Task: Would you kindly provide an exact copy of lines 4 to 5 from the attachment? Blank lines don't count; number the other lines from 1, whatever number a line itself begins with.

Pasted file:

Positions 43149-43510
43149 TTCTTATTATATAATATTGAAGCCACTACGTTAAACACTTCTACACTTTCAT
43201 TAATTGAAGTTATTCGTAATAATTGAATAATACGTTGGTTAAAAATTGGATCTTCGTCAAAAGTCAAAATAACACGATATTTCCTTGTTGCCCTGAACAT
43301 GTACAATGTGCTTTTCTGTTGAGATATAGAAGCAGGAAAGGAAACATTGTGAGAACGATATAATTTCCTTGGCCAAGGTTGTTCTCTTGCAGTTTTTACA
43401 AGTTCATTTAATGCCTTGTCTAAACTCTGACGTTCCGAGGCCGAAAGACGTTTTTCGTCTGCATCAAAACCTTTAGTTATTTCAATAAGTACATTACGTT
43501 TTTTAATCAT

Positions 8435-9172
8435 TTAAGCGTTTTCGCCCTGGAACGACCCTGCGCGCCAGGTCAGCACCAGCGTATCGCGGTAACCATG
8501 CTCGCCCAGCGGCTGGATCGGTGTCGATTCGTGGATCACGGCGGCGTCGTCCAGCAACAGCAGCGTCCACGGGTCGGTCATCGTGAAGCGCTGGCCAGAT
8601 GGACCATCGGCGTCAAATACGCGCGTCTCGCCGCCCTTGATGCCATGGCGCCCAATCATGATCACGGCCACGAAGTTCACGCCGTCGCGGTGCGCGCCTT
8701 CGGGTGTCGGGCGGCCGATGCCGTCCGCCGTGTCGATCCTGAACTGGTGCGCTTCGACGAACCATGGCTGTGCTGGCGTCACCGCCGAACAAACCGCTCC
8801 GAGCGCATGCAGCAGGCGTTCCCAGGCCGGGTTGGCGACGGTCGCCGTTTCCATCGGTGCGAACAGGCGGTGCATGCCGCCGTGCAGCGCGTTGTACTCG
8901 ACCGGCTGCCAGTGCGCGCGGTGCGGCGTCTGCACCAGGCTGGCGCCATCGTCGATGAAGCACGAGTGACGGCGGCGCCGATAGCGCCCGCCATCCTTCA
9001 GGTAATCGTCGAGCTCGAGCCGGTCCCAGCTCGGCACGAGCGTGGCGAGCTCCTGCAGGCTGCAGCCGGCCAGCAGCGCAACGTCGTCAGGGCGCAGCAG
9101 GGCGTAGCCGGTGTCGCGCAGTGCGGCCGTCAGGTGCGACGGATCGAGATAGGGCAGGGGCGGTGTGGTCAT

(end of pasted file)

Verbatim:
43301 GTACAATGTGCTTTTCTGTTGAGATATAGAAGCAGGAAAGGAAACATTGTGAGAACGATATAATTTCCTTGGCCAAGGTTGTTCTCTTGCAGTTTTTACA
43401 AGTTCATTTAATGCCTTGTCTAAACTCTGACGTTCCGAGGCCGAAAGACGTTTTTCGTCTGCATCAAAACCTTTAGTTATTTCAATAAGTACATTACGTT